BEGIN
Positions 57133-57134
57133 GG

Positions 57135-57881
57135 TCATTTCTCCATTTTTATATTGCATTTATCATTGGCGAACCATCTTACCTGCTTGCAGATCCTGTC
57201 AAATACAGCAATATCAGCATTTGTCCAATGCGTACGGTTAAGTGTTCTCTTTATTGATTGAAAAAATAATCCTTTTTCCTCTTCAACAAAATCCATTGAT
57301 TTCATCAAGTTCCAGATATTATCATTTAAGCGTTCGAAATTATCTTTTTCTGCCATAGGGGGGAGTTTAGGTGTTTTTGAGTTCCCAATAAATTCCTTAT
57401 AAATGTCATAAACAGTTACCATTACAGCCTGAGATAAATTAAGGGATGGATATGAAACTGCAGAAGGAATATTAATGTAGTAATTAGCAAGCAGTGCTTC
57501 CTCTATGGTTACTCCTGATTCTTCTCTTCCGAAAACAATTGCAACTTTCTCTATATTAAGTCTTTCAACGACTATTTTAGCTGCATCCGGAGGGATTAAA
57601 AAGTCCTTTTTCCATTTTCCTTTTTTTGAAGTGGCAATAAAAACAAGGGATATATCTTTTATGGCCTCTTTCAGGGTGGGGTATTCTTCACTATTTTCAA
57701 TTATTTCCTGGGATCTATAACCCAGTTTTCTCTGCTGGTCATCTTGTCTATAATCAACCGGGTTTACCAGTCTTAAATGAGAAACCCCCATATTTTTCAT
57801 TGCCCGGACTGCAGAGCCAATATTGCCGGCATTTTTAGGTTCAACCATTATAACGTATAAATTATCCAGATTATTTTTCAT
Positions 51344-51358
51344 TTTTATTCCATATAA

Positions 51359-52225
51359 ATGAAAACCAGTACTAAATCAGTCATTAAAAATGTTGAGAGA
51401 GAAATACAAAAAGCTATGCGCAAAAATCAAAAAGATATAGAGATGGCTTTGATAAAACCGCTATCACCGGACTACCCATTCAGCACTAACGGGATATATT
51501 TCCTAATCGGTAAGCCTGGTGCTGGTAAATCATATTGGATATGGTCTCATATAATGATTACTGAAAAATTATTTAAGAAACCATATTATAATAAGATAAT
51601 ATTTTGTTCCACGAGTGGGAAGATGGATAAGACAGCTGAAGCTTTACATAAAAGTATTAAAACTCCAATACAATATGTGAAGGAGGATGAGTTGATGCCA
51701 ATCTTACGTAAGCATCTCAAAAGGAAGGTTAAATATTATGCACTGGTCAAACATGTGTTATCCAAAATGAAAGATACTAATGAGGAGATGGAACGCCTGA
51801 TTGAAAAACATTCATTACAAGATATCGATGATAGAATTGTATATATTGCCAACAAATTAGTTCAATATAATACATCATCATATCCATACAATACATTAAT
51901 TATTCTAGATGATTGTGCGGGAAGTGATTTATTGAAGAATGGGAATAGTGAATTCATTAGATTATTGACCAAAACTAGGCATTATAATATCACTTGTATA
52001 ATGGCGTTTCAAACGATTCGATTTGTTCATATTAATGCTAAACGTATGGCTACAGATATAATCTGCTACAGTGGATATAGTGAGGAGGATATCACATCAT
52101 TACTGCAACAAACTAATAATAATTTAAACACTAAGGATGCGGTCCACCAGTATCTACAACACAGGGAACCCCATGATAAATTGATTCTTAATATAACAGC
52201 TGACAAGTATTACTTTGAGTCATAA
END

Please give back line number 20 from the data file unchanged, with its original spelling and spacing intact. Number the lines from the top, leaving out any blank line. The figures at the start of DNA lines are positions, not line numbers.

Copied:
51801 TTGAAAAACATTCATTACAAGATATCGATGATAGAATTGTATATATTGCCAACAAATTAGTTCAATATAATACATCATCATATCCATACAATACATTAAT